(Reuters) - Yahoo Inc's board of directors has agreed to keep exploring a plan to split off the Internet company's Asian assets in a complex deal valued at $17 billion, The Wall Street Journal reported on Friday.
The company's board of directors decided to move forward with negotiations related to the deal on Friday, while also not ruling out separate investment proposals by private equity firms, the Journal reported, citing anonymous sources.
Yahoo, which fired Chief Executive Carol Bartz in September, has been undergoing a "strategic review" to revamp growth in its business. The Internet pioneer has struggled to compete with Google Inc, Facebook and other fast-growing rivals.
The Asian split-off deal would effectively transfer most of Yahoo's 40 percent slice in China's Alibaba Group back to the Hangzhou-based Internet company and all of its stake in Yahoo Japan to Softbank Corps, sources familiar with the matter have told Reuters.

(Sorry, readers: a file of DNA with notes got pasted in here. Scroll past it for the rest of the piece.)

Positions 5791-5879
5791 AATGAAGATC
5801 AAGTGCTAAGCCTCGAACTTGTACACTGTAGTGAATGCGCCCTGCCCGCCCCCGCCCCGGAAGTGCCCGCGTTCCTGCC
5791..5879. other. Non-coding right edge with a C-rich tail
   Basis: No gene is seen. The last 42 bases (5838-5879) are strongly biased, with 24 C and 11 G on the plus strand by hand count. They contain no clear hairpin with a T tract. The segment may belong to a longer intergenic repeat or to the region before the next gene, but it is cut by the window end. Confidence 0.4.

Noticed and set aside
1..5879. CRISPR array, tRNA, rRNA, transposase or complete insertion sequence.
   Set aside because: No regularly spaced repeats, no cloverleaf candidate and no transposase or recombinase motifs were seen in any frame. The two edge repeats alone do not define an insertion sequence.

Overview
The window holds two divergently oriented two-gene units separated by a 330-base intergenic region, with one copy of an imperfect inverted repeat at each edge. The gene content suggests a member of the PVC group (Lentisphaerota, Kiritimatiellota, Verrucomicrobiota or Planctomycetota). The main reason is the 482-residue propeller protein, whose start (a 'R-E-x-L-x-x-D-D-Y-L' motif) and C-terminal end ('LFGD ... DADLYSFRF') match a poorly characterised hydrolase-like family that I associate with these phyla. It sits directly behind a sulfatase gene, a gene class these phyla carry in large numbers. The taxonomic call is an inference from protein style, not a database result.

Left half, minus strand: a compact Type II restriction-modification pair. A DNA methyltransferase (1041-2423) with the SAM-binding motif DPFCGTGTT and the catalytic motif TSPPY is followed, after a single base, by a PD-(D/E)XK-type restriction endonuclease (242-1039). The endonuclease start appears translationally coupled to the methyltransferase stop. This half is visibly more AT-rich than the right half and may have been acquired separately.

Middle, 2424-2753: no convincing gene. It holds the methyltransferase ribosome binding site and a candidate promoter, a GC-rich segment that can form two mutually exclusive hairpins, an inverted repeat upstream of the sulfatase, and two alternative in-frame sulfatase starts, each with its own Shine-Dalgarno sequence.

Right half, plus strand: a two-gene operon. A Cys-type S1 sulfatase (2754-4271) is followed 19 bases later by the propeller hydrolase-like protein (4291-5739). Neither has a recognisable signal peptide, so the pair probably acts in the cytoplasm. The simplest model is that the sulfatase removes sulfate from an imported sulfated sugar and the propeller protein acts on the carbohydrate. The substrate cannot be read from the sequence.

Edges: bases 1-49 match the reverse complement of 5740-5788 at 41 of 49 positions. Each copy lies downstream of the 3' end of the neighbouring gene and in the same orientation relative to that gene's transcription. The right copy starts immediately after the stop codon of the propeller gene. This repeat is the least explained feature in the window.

Alibaba and Yahoo Japan would each create separate legal entities where they would put cash and certain, yet-to-be-determined operating assets, and then trade those with Yahoo, making the deal tax-free, the sources said.
Yahoo shareholders have applauded the proposed plan, sending shares of Yahoo up nearly 6 percent earlier this week when news surfaced that the plan was under consideration.
Yahoo shares closed Friday's regular trading session up 1.2 percent at $16.19.
Private equity firms TPG and Silver Lake have each advanced separate proposals to Yahoo's board that would involve the firms purchasing minority stakes in Yahoo, sources have told Reuters. Those plans have been fiercely opposed by some of Yahoo's largest shareholders, including activist hedge fund manager Dan Loeb of Third Point LLC.
At the end of the contemplated Asian split-off transaction Yahoo would retain a 15 percent stake in Alibaba, the sources said. The final deal size will depend on how the assets are valued, another source said.
Yahoo declined to comment.
(Reporting by Alexei Oreskovic in San Francisco, editing by Matthew Lewis)